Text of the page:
madamemodiste: (1830's)
A photographer at the convention got a great shot of the gown. YAY!! I was really hoping someone had gotten a full-length shot!

A good bodice detail shot here )

1830's hair

Sep. 8th, 2008 04:03 pm
madamemodiste: (1830's)
Hrm...the hair piece I tried to make out of the cheap hair has failed. It looked fuzzy and awful. I had a feeling I was using the wrong king of hair. The texture wasn't smooth and it just looked like three ratty lumps! No amount of hair product was going to change the texture of the hair, so it's back to the drawing board.

At least it seems that the fan-on-a-comb is successful!

I was considering styling my own hair for the top knot and loops, but since my long hair is also layered to reduce bulk, I fear that won't work. There would be pieces sticking out and flying around. Not the look I'm going for, eh? So I guess I'll pop to the hair store tomorrow after school and see what else they have. I'll bring a photograph so the ladies can help me!
madamemodiste: (1830's)
So I have a cheap pack of fake black hair (loose, not on wefts)

I played with the long hank like it was a ribbon and made three loops. I used black craft wire (19 gauge) to help hold them in shape and then used the wire to attach a comb. The side you see will be showing when you look at me.

Next I have to attach flowers and ribbons to dress it up and hide the wire and ugly bulk at the base.

I also have a gorgeous mini fan to put in my hair (thanks for finding it, [ profile] trystbat!)

Suggestions and pointers needed, please!
madamemodiste: (1830's)

I thought I'd reward your patience with a shot of the completed bodice (minus back closure!). I really like it. I just hope the darn thing doesn't make me look like a big marshmallow!
madamemodiste: (1830's)
I made a mistake putting the skirt together. I didn't hem it before I gathered it and attached it to the bodice. Even though the directions said I could do that if I chose. So now it's all full and when I turn the hem under for the 5" deep hem, the lining runs around and sags and does weird things. I'm dealing with it, but it's been such a pain today. I'm disappointed because I really thought I'd have this baby done today so I could enjoy my weekend and make 1830's topiary hair.

I've finally got it turned under and pressed. I think from here I will serge the very end (already turned up)and hand tack it to the lining. Will that be ok?

So, still to do

2)back closure

Oh, and I should tell you that the bodice is lovely! The sleeves are so cute, too!
madamemodiste: (1830's)
Some patterns call for you to line sleeves with stiff netting...such as 1890's and 1830's. I don't bind the seam allowance or use a lining, so the netting rubs most uncomfortably into my arm. Other than binding it with bias tape, is there any other trick? Probably not, I figured I'd ask anyway!


By the way, the zig zag "Colleen Atwood" bodice is complete except for back closure and button decoration on the front. I think I did it!! Can't wait to show you when it's done!
madamemodiste: (1830's)
For SalonCon in 2 weeks, I'm making an 1830's evening gown of purple/black shot taffeta. I am using Heather's Romantic Era gown pattern and modifying it to have a bodice like this:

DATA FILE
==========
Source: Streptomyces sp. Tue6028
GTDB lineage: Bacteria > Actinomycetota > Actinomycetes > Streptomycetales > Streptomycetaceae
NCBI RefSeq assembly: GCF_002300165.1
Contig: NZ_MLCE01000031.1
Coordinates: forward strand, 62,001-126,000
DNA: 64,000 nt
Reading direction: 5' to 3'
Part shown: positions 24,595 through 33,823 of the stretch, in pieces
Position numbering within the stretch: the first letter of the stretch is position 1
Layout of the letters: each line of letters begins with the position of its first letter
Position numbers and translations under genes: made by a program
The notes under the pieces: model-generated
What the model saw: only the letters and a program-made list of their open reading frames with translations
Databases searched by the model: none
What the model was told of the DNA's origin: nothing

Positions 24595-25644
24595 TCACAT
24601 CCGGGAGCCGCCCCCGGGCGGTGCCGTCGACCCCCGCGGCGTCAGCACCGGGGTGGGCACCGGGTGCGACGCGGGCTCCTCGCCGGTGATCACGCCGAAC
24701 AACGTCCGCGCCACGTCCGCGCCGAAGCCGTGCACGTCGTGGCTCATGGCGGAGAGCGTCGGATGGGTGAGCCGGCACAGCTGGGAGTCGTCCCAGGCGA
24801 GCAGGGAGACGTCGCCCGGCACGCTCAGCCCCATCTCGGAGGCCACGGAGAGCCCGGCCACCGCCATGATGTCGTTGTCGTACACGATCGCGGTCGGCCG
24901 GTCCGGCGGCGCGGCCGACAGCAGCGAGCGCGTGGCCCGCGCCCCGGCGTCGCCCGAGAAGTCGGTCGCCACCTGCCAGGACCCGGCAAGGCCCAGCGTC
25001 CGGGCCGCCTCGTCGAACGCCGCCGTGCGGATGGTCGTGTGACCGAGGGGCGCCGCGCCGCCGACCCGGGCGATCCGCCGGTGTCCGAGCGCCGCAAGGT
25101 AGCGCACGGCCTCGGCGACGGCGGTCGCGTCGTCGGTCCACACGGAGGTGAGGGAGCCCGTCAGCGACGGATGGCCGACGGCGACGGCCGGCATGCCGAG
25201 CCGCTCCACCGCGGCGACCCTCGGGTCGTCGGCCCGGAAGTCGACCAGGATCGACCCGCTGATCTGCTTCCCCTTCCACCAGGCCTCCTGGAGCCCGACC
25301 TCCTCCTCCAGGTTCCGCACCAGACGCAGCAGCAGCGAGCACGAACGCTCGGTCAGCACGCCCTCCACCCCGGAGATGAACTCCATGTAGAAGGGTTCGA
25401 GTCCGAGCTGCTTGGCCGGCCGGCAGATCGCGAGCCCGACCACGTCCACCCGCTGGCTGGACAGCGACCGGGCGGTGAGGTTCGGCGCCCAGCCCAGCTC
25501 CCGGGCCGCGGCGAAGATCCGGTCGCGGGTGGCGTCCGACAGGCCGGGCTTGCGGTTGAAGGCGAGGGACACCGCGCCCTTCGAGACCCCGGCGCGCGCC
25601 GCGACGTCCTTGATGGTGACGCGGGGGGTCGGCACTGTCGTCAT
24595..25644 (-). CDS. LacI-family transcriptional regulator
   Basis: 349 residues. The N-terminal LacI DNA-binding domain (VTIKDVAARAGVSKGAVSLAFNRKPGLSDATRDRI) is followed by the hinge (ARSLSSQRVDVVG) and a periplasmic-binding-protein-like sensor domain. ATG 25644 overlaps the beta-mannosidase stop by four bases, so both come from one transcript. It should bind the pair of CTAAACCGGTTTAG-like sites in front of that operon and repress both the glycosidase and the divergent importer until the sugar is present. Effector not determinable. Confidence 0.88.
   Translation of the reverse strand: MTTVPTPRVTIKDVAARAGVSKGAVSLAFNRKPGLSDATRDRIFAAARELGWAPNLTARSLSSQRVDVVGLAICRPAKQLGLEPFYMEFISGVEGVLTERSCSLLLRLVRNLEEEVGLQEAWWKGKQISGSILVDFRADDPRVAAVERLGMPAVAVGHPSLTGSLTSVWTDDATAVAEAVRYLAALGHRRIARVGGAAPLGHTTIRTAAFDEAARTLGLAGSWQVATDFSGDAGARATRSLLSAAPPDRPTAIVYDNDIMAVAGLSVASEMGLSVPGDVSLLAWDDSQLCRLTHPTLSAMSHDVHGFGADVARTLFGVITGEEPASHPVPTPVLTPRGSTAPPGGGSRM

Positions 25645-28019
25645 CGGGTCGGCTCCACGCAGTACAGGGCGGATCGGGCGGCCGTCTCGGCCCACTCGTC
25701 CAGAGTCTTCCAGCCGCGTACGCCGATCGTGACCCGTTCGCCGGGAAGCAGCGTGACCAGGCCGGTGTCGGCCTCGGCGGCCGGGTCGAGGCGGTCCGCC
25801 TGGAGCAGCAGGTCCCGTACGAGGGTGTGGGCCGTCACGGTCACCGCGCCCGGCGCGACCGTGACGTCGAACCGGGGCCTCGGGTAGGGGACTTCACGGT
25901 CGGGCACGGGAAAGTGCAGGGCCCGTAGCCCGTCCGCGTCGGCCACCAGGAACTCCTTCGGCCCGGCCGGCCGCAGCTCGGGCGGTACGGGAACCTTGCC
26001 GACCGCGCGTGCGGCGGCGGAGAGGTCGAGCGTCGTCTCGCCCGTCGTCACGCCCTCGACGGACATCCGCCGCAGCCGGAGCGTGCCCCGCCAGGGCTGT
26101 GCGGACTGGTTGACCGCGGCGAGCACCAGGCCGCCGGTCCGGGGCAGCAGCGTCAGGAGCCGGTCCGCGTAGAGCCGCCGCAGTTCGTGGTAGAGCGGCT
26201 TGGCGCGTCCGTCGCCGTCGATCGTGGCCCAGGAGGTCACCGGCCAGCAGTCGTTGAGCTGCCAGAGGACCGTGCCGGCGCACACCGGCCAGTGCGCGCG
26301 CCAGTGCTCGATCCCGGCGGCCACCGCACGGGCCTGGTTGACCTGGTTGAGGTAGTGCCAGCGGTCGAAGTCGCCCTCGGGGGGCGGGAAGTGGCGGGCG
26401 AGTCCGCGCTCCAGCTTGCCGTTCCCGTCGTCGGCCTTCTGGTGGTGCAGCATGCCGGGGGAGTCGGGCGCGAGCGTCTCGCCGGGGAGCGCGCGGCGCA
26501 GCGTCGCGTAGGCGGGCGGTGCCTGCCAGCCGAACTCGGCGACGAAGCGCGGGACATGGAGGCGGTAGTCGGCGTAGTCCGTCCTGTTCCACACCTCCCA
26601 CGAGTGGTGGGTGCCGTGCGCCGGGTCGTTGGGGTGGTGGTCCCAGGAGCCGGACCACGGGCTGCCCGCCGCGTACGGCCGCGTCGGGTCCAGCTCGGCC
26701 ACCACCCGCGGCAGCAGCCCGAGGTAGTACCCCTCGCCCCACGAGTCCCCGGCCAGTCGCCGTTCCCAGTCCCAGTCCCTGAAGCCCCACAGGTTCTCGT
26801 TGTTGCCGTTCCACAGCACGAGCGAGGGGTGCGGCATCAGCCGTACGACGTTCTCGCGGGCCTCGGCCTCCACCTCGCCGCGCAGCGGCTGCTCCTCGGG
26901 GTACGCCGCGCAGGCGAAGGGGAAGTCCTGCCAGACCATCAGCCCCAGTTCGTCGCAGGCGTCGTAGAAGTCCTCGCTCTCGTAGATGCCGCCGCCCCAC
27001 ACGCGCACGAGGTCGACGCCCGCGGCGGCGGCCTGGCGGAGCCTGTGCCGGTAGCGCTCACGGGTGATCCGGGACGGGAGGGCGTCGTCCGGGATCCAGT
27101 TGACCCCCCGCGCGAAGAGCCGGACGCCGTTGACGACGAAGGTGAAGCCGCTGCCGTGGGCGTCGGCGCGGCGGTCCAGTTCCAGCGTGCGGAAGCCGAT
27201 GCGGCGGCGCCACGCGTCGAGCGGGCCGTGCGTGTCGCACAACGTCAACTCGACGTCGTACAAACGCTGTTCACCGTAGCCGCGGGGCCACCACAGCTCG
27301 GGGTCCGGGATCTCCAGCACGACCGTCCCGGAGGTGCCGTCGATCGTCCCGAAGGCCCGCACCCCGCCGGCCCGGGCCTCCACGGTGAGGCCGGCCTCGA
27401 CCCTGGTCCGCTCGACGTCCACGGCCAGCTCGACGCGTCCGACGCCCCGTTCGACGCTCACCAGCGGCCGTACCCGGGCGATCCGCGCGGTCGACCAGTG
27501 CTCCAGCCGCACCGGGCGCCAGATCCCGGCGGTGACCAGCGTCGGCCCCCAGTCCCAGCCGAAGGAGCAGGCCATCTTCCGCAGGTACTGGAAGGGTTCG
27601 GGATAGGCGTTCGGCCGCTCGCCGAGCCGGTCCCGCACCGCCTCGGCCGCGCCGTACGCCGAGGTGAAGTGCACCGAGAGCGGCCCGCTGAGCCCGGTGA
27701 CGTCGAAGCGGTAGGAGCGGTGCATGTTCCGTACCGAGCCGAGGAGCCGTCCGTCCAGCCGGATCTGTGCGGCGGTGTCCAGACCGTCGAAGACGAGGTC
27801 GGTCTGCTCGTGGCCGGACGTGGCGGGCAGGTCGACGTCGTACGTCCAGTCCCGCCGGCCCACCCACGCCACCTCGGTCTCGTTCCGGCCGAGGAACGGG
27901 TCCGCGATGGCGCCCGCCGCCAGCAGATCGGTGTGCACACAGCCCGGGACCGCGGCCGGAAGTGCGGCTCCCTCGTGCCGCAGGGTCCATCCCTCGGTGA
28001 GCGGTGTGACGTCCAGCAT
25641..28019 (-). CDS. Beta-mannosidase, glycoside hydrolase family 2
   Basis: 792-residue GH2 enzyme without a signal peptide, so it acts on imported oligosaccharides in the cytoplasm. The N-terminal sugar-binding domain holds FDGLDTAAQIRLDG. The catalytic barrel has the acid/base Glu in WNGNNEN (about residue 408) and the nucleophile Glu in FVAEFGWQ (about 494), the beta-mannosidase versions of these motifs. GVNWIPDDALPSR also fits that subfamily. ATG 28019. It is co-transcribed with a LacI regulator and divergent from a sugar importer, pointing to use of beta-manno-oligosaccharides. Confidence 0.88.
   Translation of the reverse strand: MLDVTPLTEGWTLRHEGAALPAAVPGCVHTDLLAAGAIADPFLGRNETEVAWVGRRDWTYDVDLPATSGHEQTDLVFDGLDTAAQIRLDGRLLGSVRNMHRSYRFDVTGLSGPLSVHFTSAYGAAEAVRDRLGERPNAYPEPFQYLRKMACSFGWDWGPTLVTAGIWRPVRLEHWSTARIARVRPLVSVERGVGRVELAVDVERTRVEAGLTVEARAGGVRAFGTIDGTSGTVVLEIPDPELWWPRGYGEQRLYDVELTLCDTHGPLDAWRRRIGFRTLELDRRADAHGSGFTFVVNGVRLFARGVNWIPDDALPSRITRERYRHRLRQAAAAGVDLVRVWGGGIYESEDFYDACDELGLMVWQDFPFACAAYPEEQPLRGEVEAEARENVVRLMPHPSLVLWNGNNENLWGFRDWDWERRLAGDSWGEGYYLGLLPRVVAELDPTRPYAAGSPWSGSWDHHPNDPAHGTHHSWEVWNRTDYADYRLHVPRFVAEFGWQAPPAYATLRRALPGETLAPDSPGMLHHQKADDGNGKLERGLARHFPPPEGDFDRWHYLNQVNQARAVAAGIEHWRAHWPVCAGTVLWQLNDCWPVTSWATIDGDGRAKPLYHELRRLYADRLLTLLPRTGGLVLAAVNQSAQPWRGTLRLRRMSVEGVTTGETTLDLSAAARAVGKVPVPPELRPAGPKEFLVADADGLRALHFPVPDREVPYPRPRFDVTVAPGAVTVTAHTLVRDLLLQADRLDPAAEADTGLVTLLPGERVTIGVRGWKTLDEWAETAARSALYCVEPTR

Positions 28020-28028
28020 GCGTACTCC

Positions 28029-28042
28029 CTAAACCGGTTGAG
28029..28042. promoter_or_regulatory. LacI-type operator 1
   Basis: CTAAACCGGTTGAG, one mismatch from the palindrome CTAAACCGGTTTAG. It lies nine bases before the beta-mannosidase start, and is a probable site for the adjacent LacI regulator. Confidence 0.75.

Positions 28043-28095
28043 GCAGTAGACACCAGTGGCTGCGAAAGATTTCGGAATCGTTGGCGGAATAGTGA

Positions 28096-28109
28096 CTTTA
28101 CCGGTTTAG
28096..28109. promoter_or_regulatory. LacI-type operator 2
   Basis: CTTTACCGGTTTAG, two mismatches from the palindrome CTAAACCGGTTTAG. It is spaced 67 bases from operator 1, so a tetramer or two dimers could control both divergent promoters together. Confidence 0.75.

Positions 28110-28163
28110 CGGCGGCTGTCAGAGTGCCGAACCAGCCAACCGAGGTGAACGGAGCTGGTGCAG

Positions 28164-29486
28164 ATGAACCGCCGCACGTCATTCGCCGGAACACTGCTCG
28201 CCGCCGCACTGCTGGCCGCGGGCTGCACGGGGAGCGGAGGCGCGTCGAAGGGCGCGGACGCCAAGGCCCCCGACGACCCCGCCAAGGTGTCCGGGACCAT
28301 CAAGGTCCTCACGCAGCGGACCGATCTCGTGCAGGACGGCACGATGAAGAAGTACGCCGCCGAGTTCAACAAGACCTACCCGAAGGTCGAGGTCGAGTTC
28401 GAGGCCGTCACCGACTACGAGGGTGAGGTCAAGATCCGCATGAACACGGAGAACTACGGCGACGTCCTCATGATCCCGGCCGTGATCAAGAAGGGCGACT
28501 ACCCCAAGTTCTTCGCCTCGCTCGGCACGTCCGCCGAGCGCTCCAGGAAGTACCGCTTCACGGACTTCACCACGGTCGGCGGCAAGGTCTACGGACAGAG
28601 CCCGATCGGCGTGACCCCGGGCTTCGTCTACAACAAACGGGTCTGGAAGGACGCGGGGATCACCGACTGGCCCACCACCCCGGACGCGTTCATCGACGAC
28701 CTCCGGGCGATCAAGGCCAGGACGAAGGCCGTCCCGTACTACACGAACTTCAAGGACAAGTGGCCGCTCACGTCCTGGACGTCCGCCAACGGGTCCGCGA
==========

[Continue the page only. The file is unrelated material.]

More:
Minus the fancy embroidery. If you click on the photo with graph paper, it shows the pattern for this gown.

So, I've never piped anything before and I need some encouragement! Getting around the points of the zig zags is very difficult!!

I've made the base, attached the ruched middle layer, and cut out the "zig zag" top layer. I want the edges of the zig zags on the top layer to be piped as well as the neckline. Here's what I have done. Am I anywhere close to doing this right???

The yellow circle is the area I did a closeup on in the next photo

madamemodiste: (Default)
I'm looking for some inexpensive (read: under $25) painted floral fans of Oriental or plain olde French design with no people/figures, in black with purples in the floral design. I'm staying away from anything obviously Spanish looking as it won't go with my ensemble, so I'd prefer no lace if possible. For some reason, I'm not seeing anything on Ebay or Google that I like (my usual favorite, Lands Far Away, has yielded nothing). Anyone have any favorite US based-only suppliers?

(I'm not interested in making my own)

This is my inspiration (the one in her hair):

madamemodiste: (1830's)
Besides pearls, can anyone tell me what necklace and earring styles were popular in the 1830's at the hight of the big sleeve movement? I can't really find anything online that gives me any idea. Send me image links, please, if you know of any!

Many thanks!
madamemodiste: (1830's)
I saturated my petticoat in a liquid starch solution - just to above the top cord so that the waistline is still comfortable - in the bathtub. Then I let it dry till it was damp and then ironed it to "activate" the starch. It's really stiff and looks much crisper than without starch, but there isn't the "wow" difference I was looking for. Hopefully, it will do something remarkable in keeping the gown in the right shape.

Here it was without starch so you can see the difference )

I'm thinking...instead of making another cotton petticoat to go over this one, maybe I should make one from that soft crinoline at Joann's (the stuff I made my Buccaneer's hat from). It's already stiff and I think would do a better job than a cotton, tucked petti. I'm now thinking of borrowing back a stiff net petti I gave to [ profile] kambriel. Thing was from the '50's, I think, and was a great bell shape on a satin yoke.